Probably one of the most important things a cello player has to think about is what to sit on while playing. Usually you don’t have a choice and have to take what is available. The best you can hope for is something that does not wobble and has no “arms” to get in the way. (So sadly that comfy lazy boy chair will not work.) It is usually the hardest to fit the young cellists, because they are constantly growing and some children begin when they are quite small. I have found that the IKEA Mammut chairs are a great starter for small children. As they get taller you can add some foam layers to make it taller. I have seen there are fancy chairs specific for musicians that can change height, but I do not know that is really necessary. I would test out a lot of chairs to see which one feels the best.
Ideally you do not want your legs to bend past 90 degrees when you are sitting down on the chair. The feet should be flat and firm on the floor and encourage the student to sit towards the edge of the chair to help with good posture. Try to avoid chairs that have a downward slope towards the middle or the back because this can often cause back aches and have the balance shifted in the wrong direction. You should be able to stand up easily from a sitting position on the chair. (no wiggling!)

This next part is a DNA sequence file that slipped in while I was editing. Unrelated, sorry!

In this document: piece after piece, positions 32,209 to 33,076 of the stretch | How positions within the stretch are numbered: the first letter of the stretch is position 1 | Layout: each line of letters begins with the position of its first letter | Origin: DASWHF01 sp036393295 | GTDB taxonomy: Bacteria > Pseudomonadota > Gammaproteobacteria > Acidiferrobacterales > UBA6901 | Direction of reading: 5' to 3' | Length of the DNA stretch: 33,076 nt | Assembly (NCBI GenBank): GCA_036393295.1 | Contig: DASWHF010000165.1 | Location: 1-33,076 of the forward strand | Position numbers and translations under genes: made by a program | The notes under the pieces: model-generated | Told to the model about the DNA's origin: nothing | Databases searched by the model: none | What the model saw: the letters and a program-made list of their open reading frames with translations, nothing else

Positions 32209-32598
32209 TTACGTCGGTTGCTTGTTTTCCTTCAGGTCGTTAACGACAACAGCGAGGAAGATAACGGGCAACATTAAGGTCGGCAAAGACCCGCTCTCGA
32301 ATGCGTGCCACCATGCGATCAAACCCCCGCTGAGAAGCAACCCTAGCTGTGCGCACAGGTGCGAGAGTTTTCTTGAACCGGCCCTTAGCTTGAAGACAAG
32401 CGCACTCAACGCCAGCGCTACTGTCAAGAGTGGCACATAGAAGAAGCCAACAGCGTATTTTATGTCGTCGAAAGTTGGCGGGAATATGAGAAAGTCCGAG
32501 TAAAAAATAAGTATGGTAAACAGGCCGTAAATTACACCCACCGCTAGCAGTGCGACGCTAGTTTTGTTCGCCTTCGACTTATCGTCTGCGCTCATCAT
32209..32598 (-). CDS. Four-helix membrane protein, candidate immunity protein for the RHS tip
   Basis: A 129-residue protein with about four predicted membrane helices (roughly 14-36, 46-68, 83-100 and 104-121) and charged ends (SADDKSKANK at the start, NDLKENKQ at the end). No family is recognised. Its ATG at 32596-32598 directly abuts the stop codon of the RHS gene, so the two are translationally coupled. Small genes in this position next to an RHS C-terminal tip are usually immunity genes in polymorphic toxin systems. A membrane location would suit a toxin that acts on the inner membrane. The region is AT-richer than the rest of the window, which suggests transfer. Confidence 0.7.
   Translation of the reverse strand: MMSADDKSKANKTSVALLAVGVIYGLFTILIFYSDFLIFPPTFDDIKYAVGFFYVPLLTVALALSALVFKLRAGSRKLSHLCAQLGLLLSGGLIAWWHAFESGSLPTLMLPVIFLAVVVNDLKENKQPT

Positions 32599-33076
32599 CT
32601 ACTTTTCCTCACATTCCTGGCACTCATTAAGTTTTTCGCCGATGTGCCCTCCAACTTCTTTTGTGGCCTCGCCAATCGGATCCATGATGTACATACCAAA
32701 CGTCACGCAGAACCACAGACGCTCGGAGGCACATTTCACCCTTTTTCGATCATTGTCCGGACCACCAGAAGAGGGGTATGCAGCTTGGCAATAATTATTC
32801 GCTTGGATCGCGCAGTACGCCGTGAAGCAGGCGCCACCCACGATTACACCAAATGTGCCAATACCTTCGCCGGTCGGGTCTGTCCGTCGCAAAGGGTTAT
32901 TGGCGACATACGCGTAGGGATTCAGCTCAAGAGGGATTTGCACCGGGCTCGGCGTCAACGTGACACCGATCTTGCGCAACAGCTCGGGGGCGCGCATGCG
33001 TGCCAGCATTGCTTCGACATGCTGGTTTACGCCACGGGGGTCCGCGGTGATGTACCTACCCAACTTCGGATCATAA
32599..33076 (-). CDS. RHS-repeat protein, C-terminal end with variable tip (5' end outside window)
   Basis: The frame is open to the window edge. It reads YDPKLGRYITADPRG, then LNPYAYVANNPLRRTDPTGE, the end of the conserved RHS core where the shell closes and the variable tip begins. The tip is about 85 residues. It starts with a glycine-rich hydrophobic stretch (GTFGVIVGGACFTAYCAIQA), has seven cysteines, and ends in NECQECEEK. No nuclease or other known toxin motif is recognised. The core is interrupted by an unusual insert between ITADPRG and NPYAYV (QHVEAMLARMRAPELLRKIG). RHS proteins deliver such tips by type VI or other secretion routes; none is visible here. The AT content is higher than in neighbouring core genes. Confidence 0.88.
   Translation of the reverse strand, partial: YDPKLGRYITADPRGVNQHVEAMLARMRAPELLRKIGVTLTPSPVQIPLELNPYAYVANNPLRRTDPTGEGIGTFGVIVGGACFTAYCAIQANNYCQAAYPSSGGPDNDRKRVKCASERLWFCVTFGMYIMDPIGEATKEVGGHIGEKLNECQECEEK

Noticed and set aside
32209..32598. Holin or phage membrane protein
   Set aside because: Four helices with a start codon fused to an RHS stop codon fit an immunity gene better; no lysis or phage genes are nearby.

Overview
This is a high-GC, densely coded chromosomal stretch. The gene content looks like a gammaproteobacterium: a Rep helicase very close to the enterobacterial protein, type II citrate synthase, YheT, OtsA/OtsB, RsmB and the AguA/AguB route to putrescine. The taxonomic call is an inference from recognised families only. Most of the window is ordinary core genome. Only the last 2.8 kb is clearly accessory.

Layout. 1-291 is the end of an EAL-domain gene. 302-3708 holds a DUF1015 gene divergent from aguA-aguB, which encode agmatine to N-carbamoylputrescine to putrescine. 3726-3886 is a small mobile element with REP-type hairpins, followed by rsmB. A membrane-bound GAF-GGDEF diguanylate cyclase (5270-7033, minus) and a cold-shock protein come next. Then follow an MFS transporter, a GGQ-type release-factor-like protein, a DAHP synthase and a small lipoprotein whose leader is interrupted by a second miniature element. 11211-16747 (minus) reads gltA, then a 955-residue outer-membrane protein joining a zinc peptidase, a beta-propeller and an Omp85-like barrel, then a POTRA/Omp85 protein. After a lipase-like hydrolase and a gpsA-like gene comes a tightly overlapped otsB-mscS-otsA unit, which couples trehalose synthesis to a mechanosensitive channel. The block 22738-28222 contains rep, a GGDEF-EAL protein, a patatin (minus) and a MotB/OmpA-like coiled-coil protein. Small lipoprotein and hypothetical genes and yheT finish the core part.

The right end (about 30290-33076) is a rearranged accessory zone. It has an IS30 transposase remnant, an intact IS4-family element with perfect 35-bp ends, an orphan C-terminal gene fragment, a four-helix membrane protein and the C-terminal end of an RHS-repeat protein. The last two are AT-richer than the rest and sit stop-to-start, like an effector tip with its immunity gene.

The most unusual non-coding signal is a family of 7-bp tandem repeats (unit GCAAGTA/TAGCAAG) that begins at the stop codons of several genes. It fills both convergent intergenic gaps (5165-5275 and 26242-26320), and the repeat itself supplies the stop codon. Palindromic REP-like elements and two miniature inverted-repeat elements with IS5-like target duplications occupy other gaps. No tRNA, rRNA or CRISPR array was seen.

Benches can be a great option because this would also keep a player from leaning back into the chair. Players often find piano benches a great fit because they are cushioned, often adjustable, and flat. However, not everyone is lucky enough to have access to one that is adjustable and not susceptible to loud creaks.
I am lucky to have a Wenger chair to sit on which is commonly used in a lot of schools. However, for years I just used a simple folding chair with padding from Target and I would add a cushion to give it some height. Many people I know just use chairs with flat seats from IKEA, or simple dining room chairs.
At the end of the day you have to find a chair that fits you and your cello the best. You do want to try to recreate the same feeling every time you sit down to play your cello. However, unless you carry around your own chair everywhere, you have to be prepared to sit on just about anything.
Here’s a site dedicated to all things I discover about cello, music, and life evolved around music. Hope you join me on my adventure!